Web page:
Why You Should Study Mechanical Engineering at Illinois Tech?
Mechanical engineering is an essential part of most industries and modern technologies, and includes the analysis, design and development of machines and structures that involve motion.
Mechanical engineers are employed in areas such as the design and control of machinery; the development of means of transportation including automobiles, aircraft, space and marine vehicles, and railroads; computer-aided design and manufacture of products, consumer goods, devices and industrial equipment; medical technology utilizing mechanical and electromechanical devices; the generation of energy from fossil and nuclear fuels; and the utilization, storage and distribution of alternative energy sources.
This program is accredited by the Engineering Accreditation Commission of ABET.
Program Objectives -
- Graduates will meet the expectations of employers of mechanical engineers
- Qualified graduates will pursue advanced study if they so desire
- Graduates will assume/undertake leadership roles in their communities and/or professions.
The MMAE department is dedicated to supporting both faculty and student research in a number of key areas, including:
Design & Manufacturing: The research activities in the design and manufacturing area include computer-aided design, computer-aided manufacturing, solid freeform fabrication and multi-sensor coordinate metrology. The research facilities include the state-of-the-art CNC machine, laser scanner, and computer workstations. The design and manufacturing faculty and research team also has access to various commercial CAD/CAM/CAE software and the state-of-the-art laser deposition process.
Dynamics & Control Systems: Research activities of dynamics and control faculty are centered on navigation, guidance, and control of aerospace and terrestrial systems. Work in the IIT NavLab is focused on the development of modern satellite navigation systems. Current areas of activity include Differential Global Positioning System navigation for aircraft precision landing in zero-visibility conditions, navigation of autonomous Uninhabited Aerial Vehicles, and navigation system integrity. Research activities have been sponsored by the Federal Aviation Administration, U.S. Navy, U.S. Air Force, Northrop-Grumman, and Boeing.
Fluid Dynamics: The Fluid Dynamics Research Center conducts experimental, analytical and numerical research over a wide range of topics involving flowing fluids. The FDRC has particular expertise in the areas of Flow Control, Navier-Stokes Simulations and Low-Dimensional Modeling, Aeroacoustics, and Contaminant Dispersion simulations. Fluid Dynamics faculty includes four experimentalists and two experts in computations and analysis. Six laboratories in the John T. Rettaliata Engineering Center house a variety of high-quality low speed and high speed wind tunnels, anechoic facilities, jet facilities and an axial flow compressor research facility. Our current research is supported by AFOSR, NSF, Boeing, Honeywell, DARPA, and ONR.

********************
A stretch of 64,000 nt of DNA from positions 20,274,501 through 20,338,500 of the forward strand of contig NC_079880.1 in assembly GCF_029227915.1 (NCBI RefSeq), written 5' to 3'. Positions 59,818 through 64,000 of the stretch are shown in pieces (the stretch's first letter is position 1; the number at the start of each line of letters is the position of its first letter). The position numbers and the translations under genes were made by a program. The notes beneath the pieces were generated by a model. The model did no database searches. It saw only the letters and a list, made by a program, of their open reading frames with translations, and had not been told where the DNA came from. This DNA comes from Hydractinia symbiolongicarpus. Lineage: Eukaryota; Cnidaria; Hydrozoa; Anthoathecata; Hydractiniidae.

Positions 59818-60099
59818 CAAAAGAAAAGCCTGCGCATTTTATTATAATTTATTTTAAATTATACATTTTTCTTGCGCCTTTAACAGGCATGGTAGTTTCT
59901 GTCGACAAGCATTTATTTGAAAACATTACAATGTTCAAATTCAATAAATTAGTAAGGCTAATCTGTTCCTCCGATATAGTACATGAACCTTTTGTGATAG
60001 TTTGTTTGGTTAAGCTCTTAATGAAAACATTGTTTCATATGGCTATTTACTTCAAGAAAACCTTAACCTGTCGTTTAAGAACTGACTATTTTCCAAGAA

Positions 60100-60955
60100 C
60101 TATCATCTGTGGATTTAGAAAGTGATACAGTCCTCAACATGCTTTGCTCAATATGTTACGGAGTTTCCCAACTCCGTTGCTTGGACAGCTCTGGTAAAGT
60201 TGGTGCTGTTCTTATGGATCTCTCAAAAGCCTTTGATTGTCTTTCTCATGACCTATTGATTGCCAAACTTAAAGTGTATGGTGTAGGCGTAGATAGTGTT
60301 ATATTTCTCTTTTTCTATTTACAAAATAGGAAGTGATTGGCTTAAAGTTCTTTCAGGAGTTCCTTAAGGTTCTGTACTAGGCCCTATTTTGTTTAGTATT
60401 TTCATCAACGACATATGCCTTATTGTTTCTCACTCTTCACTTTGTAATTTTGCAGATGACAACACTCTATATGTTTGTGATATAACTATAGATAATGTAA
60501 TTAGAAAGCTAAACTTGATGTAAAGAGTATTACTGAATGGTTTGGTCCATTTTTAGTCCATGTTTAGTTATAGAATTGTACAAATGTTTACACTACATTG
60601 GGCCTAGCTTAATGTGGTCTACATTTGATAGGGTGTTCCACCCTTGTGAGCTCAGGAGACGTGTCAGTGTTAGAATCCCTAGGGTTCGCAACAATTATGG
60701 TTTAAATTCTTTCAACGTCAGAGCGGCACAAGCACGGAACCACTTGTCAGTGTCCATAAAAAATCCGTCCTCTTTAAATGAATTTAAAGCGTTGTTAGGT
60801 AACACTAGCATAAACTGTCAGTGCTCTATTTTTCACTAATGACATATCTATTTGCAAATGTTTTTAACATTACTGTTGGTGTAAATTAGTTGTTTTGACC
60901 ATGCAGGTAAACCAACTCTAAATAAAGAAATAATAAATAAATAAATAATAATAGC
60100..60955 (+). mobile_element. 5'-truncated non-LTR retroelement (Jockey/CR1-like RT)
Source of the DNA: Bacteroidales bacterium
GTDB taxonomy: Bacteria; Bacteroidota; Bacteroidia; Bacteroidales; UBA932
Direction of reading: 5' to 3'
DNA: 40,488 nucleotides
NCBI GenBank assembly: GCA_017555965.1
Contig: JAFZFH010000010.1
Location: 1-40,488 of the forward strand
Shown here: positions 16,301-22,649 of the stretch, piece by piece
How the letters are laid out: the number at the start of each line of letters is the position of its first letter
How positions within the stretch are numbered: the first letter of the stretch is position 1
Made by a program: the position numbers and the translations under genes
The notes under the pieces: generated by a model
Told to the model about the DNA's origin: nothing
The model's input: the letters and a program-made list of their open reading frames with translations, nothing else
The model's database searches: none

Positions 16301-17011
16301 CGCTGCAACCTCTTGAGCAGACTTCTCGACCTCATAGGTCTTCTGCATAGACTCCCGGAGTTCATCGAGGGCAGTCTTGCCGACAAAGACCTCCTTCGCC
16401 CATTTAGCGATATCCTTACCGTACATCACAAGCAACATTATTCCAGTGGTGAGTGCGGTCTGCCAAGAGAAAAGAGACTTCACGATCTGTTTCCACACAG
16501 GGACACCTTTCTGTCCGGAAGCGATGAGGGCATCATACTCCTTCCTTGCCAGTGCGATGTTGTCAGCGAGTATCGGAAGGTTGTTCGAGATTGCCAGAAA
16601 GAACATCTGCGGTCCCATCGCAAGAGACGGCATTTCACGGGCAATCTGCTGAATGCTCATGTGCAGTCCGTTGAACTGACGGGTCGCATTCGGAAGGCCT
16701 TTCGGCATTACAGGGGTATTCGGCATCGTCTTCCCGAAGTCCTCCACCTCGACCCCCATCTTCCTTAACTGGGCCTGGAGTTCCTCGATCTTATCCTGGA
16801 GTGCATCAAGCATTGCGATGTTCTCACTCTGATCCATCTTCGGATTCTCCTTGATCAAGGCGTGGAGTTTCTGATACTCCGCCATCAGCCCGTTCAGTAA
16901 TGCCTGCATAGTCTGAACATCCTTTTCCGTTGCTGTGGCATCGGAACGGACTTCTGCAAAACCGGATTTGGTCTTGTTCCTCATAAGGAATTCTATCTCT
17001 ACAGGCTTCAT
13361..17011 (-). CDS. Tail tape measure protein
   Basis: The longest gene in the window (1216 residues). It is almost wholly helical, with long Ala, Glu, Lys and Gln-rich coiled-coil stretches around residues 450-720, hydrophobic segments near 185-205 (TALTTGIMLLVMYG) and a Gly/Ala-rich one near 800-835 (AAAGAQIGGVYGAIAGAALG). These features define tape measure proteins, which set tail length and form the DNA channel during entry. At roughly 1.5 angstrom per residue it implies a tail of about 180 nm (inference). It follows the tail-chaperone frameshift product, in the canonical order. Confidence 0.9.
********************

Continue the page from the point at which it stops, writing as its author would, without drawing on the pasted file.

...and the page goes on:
Materials Science & Engineering: Research in Materials Science and Engineering is focused on materials processing, mechanical properties and alloy development. Experimental research studies benefit from very well equipped laboratories with some unique capabilities. Modeling and simulation of materials processing and alloy thermodynamics forms a second thrust of activities. Many of the research programs are sponsored by the Thermal Processing Technology Center, which undertakes research to support the needs of the materials processing and manufacturing industries. The center performs high quality basic and applied research in thermal processing technology of interest to the primary metals and manufacturing industry. Multi-disciplinary research teams are used to provide innovative, crosscutting technological solutions to industrial materials processing problems.
Solid Mechanics & Structures: The solids and structures group employs experimental, analytical, and computational techniques to study the behavior of conventional and advanced materials (including biological) at the nano-, micro-, and macroscales. Experimental facilities include a new dynamic testing lab equipped with state-of-the-art data acquisition systems. Current research focuses on topology and rate effects in cellular solids, thermomechanical coupling in high-rate deformation processes, micromechanics of composites, modeling of nanoscale composite structures subjected to thermal cycling, and biomechanics.
Thermal Sciences: The research facilities of Thermal Sciences group comprise the Heat Transfer Enhancement and Two – Phase Flow Laboratory, Advanced Thermal & Environmental Systems Research Laboratory, and Combustion Laboratory. The research is sponsored by NSF, NASA, and other organizations such as Gas Technology Institute. The experimental and theoretical studies include both, macro and micro scales.
Formula Hybrid Team – The WISER Formula Hybrid project at Illinois Tech gives students hands-on experience designing and fabricating electrical and mechanical automotive systems. The team consists of students from undergraduate to graduate levels who come from a variety of majors including mechanical, aerospace, electrical, computer, chemical, and environmental, as well as civil and architectural. Each year, the team competes at the Formula Hybrid International Competition and has won numerous awards.